Trieste (in the past Latin Tergeste in ), is a town of Italy, located on the Adriatic Sea at the extreme is Plaine Po and near the Slovenien border . It is the chief town of the area of Friuli-Venezia Giulia, and of the province éponyme. It counts 209 000 inhabitants (2005), Triestian . The resources of the city are above all due to the international port, rival of that of Venice, like with the linked activities: shipyards, iron and steel industry, refineries of Oil.
With the the Middle Ages, Trieste becomes an important commercial crossroads. In 1382, it is given to Léopold III of Habsbourg, duke of Austria, and becomes a free port, only maritime outlet of the Austrian empire. Into the 19th century, it is integrated into the Provinces illyriennes (1809 - 1814), then becomes again Austrian and knows one period of great prosperity, particularly after the construction of the railway line Vienna-Trieste (finished in 1857). At the end of the 19th century, it is a large cosmopolitan city which lodge artists like James Joyce, and Italo Svevo. Its Italian inhabitants are dissatisfied to however be under Austrian domination and aspire to join the Italy - it is what is called the Irrédentisme.
In 1921, after the First World War which breaks the Empire Austro-Hungarian, Trieste is returned to the Italy, at the same time as the others grounds irrédentes attached to Italy. The port loses its importance quickly and enters a deep economic crisis. It was used as a basis for the birth of the left fascistic Italian (in proportion, the greatest number of members are of Trieste and its area since 1922). The city is taken by the Germans (October 1st 1943) who open there sadly celebrates camp (especially transit but later also of elimination) of the Risiera di San Sabba (rice mill of San Sabba, in an industrial park) - where were imprisoned, before being transferred 12 to 15.000 people, especially of the Jews but also of the partisans, Slavic, resistant Italian.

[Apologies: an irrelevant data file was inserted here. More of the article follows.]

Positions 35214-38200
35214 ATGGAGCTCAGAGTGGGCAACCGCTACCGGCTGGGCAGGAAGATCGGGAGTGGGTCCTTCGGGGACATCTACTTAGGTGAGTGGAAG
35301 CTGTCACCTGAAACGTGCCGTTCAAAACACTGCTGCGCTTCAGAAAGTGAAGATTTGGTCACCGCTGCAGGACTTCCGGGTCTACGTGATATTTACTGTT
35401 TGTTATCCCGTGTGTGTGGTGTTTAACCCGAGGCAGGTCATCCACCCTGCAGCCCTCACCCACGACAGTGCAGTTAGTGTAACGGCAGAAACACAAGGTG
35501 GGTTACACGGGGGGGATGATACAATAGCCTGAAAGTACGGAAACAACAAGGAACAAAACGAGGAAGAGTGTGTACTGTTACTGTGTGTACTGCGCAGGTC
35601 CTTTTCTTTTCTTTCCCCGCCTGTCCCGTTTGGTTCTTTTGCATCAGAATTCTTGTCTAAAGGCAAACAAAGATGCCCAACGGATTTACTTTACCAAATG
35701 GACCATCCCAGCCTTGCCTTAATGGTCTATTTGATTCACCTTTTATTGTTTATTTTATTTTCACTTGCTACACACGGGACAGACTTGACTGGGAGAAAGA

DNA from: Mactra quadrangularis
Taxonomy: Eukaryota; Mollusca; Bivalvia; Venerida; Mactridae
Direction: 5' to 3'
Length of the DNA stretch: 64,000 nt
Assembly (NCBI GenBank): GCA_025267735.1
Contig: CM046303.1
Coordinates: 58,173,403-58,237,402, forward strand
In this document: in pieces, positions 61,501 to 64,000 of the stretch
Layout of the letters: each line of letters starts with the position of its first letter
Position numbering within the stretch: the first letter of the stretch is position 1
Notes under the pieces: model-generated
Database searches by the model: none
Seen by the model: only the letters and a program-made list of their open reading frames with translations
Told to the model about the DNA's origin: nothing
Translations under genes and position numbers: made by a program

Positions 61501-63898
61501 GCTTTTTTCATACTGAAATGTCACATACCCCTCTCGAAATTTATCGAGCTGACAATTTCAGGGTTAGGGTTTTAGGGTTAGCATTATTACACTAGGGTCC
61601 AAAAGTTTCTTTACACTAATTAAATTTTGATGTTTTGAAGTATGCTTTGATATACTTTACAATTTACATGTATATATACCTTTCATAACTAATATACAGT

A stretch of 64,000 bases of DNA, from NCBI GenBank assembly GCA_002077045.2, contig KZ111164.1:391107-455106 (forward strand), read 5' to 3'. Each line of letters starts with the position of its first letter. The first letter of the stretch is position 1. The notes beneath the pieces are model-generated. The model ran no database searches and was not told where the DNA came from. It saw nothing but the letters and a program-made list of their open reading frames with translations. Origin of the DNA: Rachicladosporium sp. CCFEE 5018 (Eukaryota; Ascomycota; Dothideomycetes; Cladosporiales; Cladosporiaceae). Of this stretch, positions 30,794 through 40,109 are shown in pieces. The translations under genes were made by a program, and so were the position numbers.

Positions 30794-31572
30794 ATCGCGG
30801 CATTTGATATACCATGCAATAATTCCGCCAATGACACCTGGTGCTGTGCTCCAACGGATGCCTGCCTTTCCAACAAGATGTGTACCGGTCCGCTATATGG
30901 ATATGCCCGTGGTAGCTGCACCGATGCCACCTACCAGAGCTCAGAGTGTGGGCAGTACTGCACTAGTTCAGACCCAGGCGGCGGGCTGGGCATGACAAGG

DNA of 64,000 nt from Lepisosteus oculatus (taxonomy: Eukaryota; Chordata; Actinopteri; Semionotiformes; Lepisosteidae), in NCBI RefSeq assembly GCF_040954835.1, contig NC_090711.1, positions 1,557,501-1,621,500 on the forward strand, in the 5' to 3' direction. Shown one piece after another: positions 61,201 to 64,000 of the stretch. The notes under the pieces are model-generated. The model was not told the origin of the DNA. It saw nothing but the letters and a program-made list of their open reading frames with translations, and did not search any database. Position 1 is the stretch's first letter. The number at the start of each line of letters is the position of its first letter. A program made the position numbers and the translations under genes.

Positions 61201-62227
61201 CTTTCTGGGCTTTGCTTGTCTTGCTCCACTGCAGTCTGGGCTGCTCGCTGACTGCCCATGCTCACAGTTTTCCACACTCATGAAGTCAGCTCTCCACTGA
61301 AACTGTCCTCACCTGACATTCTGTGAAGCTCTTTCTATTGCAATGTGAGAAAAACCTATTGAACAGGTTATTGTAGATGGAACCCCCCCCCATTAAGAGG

May 1st 1945, the communist partisans of Tito (Yugoslav IVe armed) enter to Trieste to the cries of “ Trst I naš ”, Trieste is with us.
The following day, May 2nd, the 2nd New Zealand division of the general Bernard Freyberg also enters downtown. The Yugoslavians there remain during 40 days and assassinate many Italians (fascistic and antifascists) using the foibe and even the Nazi camp of Risiera.
In 1947, the treaty of Paris creates a “free Territoire of Trieste” under control of UNO, cut in two zones, one Anglo-American, with 311.000 hab. including/understanding the town of Trieste (zone A), the other Yugoslavian with 54.000 hab. and including/understanding the town of Capodistria (Koper), (zone B).
The majority of the originating population (40.000 Italians, but also of the Croats and Sloveniens) give up the zone B between 1947 and 1956, pushed by the Yugoslav climate of terror created by the massacres of the foibe and other intimidations. The October 26th 1954, the allied zone (left A) turns over to the Italy.